WEST LAFAYETTE, Ind. (AP)—Purdue guard Brittany Rayburn still remembers most of the ugly details from her first college start.
There was the injury that forced the freshman into the lineup, the mistakes she made playing point guard and, of course, hearing her coach recount every miscue at full volume.
The truth is Rayburn was never meant to be a point guard, and the on-the-job training she got that night in Bloomington, Ind., eventually helped her become one of the best shooters in Purdue women’s basketball history.
“I used it as a motivating factor,” she said Sunday. “It told me `Coach wants you to be the best’ and if that takes screaming, that’s what it takes.”
Rayburn and five other Purdue seniors will play their final home game Monday night against fifth-seeded South Carolina in the NCAA women’s tournament. The winner heads to Fresno, Calif., for next weekend’s matchup against top-seeded Stanford or eighth-seeded West Virginia, who play Monday night in Norfolk, Va.
Without Rayburn, the fourth-seeded Boilermakers (25-8) might not even be here—a win away from returning to the regional semifinals.
Yes, she took some early lumps, but the 6-foot shooting guard from nearby Attica also proved she could withstand a torrent of criticism and use it to become a better all-around player.
Her forte, of course, is scoring. Rayburn has 1,782 points, sixth most in school history, and is second all-time on the school’s 3-point list (201). If she can score at least 10 points against the Gamecocks’ stingy defense, Rayburn will tie Lyndsay Wisdom-Hylton for No. 6 on the Boilermakers career list of double-figure games (93), too.
It won’t be easy against a South Carolina defense that allows 50.4 points per game.
But Rayburn didn’t get here by taking the path of least resistance. With only one trip to the round of 16 and no Final Four appearances, she isn’t ready to end her college career in West Lafayette. She still dreams of making the trip to Denver in two weeks.
“It would be awesome,” Rayburn said. “As a senior, you want to play the best basketball you can. Getting to the Elite Eight a couple of years ago was an unbelievable experience, and I can guarantee you all six of the seniors on this team want to do that again and take it a step farther.”
The Gamecocks (24-9) have similar plans after producing their best season in a decade.
Saturday’s first-round blowout, 80-48 over 12th-seeded Eastern Michigan, has put South Carolina on the verge of its first regional semifinal appearance since 2002. A win over Purdue also would match the Gamecocks’ highest victory total since they joined the SEC in 1991-92.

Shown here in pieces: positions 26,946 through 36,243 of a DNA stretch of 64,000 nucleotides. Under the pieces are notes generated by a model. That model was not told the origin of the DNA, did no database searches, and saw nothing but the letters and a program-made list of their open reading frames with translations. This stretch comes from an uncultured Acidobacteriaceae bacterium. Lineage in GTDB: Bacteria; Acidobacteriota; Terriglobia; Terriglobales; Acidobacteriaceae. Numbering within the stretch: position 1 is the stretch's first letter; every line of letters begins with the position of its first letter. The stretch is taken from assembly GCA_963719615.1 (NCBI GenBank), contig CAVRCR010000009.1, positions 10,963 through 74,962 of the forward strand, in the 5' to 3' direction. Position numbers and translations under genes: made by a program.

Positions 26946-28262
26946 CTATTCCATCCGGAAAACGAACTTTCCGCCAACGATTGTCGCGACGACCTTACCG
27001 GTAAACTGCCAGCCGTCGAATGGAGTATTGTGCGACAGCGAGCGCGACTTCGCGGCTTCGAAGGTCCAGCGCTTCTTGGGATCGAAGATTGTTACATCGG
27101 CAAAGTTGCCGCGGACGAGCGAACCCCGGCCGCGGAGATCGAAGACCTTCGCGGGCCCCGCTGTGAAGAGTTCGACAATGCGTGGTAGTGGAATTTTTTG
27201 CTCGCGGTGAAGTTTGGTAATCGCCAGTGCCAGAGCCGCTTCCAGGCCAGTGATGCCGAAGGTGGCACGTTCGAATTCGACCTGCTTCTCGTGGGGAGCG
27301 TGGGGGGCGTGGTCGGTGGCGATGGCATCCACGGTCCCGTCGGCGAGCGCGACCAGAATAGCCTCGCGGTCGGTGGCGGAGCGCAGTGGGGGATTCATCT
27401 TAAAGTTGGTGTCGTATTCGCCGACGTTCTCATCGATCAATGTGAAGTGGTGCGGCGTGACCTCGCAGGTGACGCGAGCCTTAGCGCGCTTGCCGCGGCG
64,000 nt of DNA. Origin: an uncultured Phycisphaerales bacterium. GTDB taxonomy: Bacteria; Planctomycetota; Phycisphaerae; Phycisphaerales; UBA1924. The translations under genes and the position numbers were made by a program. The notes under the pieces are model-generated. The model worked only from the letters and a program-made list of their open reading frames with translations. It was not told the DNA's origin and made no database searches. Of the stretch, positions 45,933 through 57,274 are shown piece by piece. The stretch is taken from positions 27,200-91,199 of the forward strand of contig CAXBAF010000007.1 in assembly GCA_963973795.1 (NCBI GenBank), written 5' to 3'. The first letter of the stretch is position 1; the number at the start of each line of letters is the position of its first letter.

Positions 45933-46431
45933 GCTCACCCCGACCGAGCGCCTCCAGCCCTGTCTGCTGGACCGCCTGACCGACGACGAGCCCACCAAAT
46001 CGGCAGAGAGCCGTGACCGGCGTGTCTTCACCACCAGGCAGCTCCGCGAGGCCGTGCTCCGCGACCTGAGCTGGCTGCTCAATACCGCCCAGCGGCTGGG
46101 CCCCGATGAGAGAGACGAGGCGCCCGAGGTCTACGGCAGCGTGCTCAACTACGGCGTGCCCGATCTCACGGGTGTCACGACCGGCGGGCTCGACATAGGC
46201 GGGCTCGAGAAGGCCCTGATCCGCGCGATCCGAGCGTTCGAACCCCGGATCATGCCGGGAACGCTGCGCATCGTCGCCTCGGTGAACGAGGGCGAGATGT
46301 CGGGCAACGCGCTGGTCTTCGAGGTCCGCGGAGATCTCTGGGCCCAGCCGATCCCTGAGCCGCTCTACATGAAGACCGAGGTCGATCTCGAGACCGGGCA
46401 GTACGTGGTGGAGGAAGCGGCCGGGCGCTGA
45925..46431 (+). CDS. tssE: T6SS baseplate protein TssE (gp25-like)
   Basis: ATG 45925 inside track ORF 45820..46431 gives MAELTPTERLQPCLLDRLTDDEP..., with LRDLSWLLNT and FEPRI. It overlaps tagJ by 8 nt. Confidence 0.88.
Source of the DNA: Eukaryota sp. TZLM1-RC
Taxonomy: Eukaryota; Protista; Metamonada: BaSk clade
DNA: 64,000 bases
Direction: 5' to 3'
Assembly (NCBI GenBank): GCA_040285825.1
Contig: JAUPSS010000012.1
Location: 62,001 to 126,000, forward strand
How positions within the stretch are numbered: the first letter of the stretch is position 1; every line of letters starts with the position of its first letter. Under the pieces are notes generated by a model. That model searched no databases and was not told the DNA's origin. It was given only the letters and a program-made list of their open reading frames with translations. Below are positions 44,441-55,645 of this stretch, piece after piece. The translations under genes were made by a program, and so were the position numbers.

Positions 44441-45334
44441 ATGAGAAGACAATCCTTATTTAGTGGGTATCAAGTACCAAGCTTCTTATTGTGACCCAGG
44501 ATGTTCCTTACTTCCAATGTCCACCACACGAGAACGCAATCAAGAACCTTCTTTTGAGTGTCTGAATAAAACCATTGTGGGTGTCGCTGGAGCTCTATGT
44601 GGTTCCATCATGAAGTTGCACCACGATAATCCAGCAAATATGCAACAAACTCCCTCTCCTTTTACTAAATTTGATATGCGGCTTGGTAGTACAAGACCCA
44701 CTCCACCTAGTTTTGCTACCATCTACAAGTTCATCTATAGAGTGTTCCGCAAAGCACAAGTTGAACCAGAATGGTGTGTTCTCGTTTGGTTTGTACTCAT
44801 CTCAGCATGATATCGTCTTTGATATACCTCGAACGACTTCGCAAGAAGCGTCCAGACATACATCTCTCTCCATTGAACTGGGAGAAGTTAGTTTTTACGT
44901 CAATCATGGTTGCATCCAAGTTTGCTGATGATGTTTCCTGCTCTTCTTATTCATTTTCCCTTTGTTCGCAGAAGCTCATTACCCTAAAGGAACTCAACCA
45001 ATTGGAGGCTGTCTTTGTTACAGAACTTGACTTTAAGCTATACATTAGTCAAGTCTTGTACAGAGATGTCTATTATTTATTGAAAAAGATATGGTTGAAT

The Boilermakers’ 83-68 first-round win over South Dakota State certainly provided some intriguing fodder for the Gamecocks, too. Rayburn, Purdue’s top scorer at 14.8, looked content to play a supporting role to the hot-handed Courtney Moses, who made nine 3s and broke the NCAA tourney record.
“Hmm,” coach Dawn Staley said, drawing laughter after being asked about Moses’ shooting spree. “I think any time you break NCAA records of any sort, you know, it’s an eye-opener.”
Still, South Carolina understands Rayburn is the key to stopping Purdue’s offense, which is why the coaches have assigned their top defender, La’Keisha Sutton, to shadow Rayburn.
Sutton has a knack for shutting down big scorers, as she did Saturday. Tavelyn James, the nation’s No. 2 scorer, finished with 11 points—13 fewer than her average.
“She (Rayburn) is definitely their go-to player and a playmaker who is very skilled,” Sutton said. “She can get her own shot. She’s multi-dimensional, so we’re very aware of her. She’s their best player. Tomorrow night, we can’t let her score as much as she’s used to.”
Rayburn’s OK with that, too, as long as the Boilermakers win.
And it’s that kind of selfless leadership that coach has converted Rayburn’s biggest critic, coach Sharon Versyp, into one of her strongest supporters.
“Everybody knew that Brittany was a scorer. But as she’s grown though her career, it’s understanding the offenses, playing one through four, being a better defender, taking charges, anticipating defensively,” Versyp said. “Her leadership skills have obviously developed this senior year all the way through.”